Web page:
The Jersey Cow at home
During a short stay here, I have observed the manner in which the farmers graze their
cattle; The cattle here are invariably tethered, and they are shifted five or six times
a-day, and only so much at each time, as to permit them to eat freely without hardly
putting their fore feet on the grass they are consuming; this had been followed from time
immorial, and perhaps for centuries.
Milking at Jersey
Dr. L.H. Twaddell, breeder of Jersey cattle in Philadelphia, US, visited
the Channel Islands in 1865: and he reported from this voyage:
Milkmaids at work
The method of milking cows is somewhat peculiar, the milking and straining the milk
being done at one operation; the milkmaid, with her tin pail, linen strainer, and
seashell, proceeds to the pasture; seating herself beside her cow, she soon completes her
arrangements; the linen is securely tied over the narrow-mouthed tin bucket, and, placing
the large shallow seashell on the strainer, with vigorous hands she directs the milky
streams into the shell; quickly overflowing the shallow brim, the milk passes through the
strainer into the receptacle beneath. This primitive method has been in vogue for more
than a century; they claim for it the merit of perfect cleanliness.
Heifers in Barn at Roselands
Having dwelt upon the management and the feeding of cows, we next come to the dairy
management, as generally practised. Cows are milked chiefly by women. The milk is going
into the can passes through a linen strainer which covers the top of the can. When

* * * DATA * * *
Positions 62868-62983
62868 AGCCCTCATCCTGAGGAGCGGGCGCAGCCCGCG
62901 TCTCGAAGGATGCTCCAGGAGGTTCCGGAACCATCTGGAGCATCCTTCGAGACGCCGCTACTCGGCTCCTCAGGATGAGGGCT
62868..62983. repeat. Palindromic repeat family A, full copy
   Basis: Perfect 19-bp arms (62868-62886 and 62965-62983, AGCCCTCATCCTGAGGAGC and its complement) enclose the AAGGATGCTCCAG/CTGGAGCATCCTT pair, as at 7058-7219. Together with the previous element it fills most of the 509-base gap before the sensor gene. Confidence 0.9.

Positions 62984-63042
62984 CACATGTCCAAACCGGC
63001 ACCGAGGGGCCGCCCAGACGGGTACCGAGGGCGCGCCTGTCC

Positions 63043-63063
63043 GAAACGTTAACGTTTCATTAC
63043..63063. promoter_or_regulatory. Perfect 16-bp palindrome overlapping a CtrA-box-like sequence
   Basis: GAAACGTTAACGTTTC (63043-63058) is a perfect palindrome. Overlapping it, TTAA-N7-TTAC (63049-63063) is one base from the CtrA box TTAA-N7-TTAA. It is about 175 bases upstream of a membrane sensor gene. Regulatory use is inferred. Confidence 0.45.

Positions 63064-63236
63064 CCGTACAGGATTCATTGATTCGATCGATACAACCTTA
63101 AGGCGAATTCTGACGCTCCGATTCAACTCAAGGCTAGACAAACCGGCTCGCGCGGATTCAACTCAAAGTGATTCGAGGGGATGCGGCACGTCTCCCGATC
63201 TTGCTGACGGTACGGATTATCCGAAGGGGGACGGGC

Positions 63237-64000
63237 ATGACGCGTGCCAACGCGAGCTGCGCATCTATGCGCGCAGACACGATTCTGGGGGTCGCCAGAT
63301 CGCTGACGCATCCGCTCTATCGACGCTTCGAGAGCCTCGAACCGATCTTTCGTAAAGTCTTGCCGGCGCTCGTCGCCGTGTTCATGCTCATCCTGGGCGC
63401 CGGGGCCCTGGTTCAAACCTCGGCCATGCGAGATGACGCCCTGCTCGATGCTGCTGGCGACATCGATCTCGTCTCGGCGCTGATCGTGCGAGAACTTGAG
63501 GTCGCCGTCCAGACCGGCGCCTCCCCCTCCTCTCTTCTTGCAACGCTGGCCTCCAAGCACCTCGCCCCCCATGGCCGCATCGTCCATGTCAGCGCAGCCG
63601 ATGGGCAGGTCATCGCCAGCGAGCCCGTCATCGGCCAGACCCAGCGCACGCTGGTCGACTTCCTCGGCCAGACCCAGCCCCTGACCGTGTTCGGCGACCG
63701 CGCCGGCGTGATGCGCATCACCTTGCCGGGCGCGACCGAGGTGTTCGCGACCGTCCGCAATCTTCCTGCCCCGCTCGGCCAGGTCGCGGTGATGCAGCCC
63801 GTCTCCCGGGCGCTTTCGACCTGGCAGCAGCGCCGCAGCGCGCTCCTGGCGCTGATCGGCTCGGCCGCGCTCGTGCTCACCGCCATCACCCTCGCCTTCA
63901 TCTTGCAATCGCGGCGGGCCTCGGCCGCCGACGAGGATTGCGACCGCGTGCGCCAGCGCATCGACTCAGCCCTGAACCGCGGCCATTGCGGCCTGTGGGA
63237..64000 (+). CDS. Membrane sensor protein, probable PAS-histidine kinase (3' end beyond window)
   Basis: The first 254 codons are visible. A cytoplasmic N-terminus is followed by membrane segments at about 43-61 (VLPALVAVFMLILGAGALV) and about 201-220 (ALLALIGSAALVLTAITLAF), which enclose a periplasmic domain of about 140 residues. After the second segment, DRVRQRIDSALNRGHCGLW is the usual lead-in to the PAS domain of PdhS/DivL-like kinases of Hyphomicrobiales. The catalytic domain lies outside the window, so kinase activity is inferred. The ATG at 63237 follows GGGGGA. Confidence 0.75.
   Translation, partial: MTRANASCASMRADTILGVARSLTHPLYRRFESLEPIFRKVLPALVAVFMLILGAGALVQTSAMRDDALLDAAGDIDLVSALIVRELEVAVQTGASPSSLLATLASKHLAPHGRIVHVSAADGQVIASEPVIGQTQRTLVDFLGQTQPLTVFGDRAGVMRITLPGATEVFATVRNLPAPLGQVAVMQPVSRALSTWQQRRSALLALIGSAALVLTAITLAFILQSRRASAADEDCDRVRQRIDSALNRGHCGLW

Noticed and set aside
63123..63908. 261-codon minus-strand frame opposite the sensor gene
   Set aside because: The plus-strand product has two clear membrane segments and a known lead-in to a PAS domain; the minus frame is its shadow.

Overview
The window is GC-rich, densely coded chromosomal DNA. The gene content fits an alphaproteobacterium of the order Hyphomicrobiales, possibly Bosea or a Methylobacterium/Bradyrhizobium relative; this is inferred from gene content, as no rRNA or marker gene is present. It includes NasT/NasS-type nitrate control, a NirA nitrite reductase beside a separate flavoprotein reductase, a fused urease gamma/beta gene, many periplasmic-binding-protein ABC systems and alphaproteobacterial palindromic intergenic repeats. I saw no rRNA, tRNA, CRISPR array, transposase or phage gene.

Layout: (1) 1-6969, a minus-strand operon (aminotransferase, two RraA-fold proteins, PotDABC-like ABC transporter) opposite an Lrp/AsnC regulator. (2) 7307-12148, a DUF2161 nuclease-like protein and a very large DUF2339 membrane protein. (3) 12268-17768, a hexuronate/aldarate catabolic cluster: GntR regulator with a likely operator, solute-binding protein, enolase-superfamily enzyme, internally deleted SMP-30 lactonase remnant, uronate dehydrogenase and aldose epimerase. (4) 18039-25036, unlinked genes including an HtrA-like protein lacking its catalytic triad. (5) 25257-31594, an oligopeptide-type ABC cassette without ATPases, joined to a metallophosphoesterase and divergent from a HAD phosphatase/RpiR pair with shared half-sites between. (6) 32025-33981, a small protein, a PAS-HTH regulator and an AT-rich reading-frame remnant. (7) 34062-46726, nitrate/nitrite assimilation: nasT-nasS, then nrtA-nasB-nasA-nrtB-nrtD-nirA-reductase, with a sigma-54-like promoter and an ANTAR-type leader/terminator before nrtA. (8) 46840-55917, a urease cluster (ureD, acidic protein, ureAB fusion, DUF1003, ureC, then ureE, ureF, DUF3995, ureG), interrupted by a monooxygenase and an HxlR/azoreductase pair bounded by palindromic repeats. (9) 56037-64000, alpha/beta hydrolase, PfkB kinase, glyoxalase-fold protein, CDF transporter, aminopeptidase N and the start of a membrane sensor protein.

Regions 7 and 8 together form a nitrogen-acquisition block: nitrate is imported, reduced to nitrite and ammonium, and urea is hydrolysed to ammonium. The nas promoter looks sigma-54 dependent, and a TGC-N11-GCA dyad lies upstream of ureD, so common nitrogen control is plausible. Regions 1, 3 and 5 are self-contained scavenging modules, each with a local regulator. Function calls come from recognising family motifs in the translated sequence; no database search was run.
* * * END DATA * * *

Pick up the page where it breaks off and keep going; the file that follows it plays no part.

the work is finished, the milk is taken to the dairy and emptied into deep earthenware
vessels. The dairy is in the majority of cases is hardly suitable for the purpose
required. The milk is allowed to stand in these vessels, called crocs, till the cream has
risen and become firm. The next process is that of skimming the cream. This is done by the
farmers wife or daughters. In doing this, the cream is first detached from the side of the
vessel and raised together as much as possible; by inclining the crock over that
destined to receive the cream, sometimes nearly the whole slips off the thick milk, and
the remainder is removed with a skimmer. The skimmer used for this purpose is a small,
flat, perforated ladle. The cream is placed in a large crock kept for the purpose, and is
allowed to stand until such time as it is required for churning. At the bottom of the
old-fashioned cream crocks there is a small hole stopped up by a peg, which is
occasionally used to drain off the serous portion separating from the cream. Churning, as
a rule, is carried on twice a week during the summer months, and once a week during the
The next operation is that of working the salt and butter together. The old and primitive mode of doing this, by means of kneading it with a large wooden spoon in the bowl, is still in vogue, although butter-workers are gradually being adopted. If the butter is intended to be made up for winter supply, additional salt would be added in the kneading; if the butter is for immediate sale, it is made up in pats of 1 lb. each, and marked with a stamp bearing the name of the maker. Every precaution is supposed to be taken to work the butter as dry as possible, but it must be said that too frequently this is not so strictly adhered to as it should be. It is usually estimated that in the best months from eight to nine quarts of milk are, on the average, required to make 1 lb of butter. The butter made in the island is almost all used for home consumption. There is a certain quantity exported, but it is extremely small.
No cheese is made, nor does it appear that cheese-making has ever been much followed here, our farmers are entirely deficient in any knowledge on this. Mr. Poingdestre, a Jersey historian, writing in 1682 says: "In these arable grounds they pasture their kine, which afford them very delicate butter, much esteemed for taste and colour, but for cheese they make very little, and that which is made is subject to grow dry and hard, if care be not taken to prevent it."
The sour and butter milk is used for rearing young stock and swine, which is viewed as the best and most profitable use that can be made of it.